I've done some research into this and have not found a definitive answer.

We have a web app that is using the PHP+Memcache session handler.

I have several questions, all interrelated, but ultimately my issue is, "Why are PHP sessions apparently not expiring when we think they should be?" i.e. The end user should be logged out of the app after a set time, but is not.

Here are the dots, please help me connect them, and tell me where I am mistaken:

  • My understanding is that Memcache expires keys based on the set time, in seconds (or unix timestamp for larger values).
  • The expiration is lazy -- i.e. nothing is deleted in advance
  • The PHP memecache session handler uses the sessions.gc_max_lifetime to set the memcache key expiration. idk, maybe it doesn't?
  • Memcache should, on serving a requested key and seeing that it is expired, not serve it (and then maybe also delete it?). But at least not serve it.
  • This act of not serving it should, to PHP, equate to a deleted session and the user being logged out.

Users are not being logged out.

How can I even debug this? Memcache isn't exactly transparent.

The example case that has not been working is a site with a session timeout set to two hours. An example user would last use the site at night, and then, 8 - 10 hours later, come back to the site and still be logged on.

  • maybe the following bug: bugs.debian.org/cgi-bin/bugreport.cgi?bug=620258 – c33s Dec 19 '11 at 15:36
  • The problem with memcache based session handling, is if you run out of memcached memory space, your sessions will start to disappear... and your users getting angry. – Jauzsika Jan 13 '12 at 10:12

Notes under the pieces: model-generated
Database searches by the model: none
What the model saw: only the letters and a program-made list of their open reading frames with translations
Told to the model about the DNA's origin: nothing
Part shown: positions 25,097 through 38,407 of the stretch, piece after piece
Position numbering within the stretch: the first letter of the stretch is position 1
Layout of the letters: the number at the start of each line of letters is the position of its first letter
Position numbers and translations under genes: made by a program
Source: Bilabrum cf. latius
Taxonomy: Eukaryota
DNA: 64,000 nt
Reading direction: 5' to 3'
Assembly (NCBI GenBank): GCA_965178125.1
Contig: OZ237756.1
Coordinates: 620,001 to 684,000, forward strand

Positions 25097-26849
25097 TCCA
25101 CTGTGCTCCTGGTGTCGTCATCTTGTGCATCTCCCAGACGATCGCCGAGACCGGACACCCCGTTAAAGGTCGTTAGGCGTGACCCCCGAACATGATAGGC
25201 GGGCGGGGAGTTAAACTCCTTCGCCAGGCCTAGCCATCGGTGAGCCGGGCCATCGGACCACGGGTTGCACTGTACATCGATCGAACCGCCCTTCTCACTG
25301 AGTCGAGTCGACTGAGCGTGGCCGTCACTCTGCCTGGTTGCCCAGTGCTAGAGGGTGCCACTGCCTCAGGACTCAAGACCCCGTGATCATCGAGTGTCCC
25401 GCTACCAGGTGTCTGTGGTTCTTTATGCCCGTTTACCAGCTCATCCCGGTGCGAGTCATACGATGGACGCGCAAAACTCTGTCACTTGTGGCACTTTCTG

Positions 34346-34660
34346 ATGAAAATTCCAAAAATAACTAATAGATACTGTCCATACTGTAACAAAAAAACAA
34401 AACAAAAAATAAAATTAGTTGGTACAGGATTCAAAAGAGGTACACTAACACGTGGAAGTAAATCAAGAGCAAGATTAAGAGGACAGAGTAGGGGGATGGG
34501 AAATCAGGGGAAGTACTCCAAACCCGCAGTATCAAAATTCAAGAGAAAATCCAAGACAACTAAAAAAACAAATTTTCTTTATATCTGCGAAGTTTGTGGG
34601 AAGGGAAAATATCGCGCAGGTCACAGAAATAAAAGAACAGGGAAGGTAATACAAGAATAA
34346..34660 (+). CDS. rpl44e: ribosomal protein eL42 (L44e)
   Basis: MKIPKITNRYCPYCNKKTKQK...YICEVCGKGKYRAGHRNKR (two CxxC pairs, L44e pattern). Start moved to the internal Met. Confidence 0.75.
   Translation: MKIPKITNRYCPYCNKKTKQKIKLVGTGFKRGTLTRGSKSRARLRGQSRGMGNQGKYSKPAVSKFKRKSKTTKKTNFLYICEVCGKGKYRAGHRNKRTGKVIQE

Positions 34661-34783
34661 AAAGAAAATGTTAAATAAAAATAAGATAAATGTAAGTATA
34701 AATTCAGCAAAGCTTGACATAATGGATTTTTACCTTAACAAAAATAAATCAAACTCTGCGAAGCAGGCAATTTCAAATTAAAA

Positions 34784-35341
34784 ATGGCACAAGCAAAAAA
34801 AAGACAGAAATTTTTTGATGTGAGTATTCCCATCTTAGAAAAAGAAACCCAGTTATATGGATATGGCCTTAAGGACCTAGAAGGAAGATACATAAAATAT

We've encountered this as well, but have managed to dig into it and work out exactly what's going on. The symptoms we encountered was that memcache (with a reasonably large memory allocation running across multiple servers) started to evict content. This is undesirable, as it can adversely affect current visitors on the site.

By monitoring network traffic, we saw messages from PHP to Memcache as follows:

set memc.sess.key.abcdabcdabcdabcdabcdabcd 0 0 1823 data...

It's the second zero that causes the problems - this dictates the length of time that memcache caches the item. By setting it to zero, memcache never expires this item. In your case this meant users could return hours later and continue accessing your site. In our case, memcache was filling up and causing desired data to be evicted.

I dug further, and it boils down to the PHP memcached extension. As of 1.0.2 (which we're running), this code reads:

sess_lifetime = zend_ini_long(ZEND_STRL("session.gc_maxlifetime"), 0);
if (sess_lifetime > 0) {
    expiration = time(NULL) + sess_lifetime;
} else {
    expiration = 0;

In this excerpt, it's ZEND_STRL("session.gc_maxlifetime") which isn't returning the expected value. This has been reported as a bug to PHP, and a fix to the memcached library is described at https://bugs.php.net/bug.php?id=59641.

I've deployed this patch, reviewed network traffic, and found that it does set the expiry time as expected.

  • How is your PHP deployed? Custom compiled from source? Linux distro binaries + distro updates? Etc.. Othewise, thanks for the tip, this sounds very promising! – JDS Jan 23 '12 at 19:10

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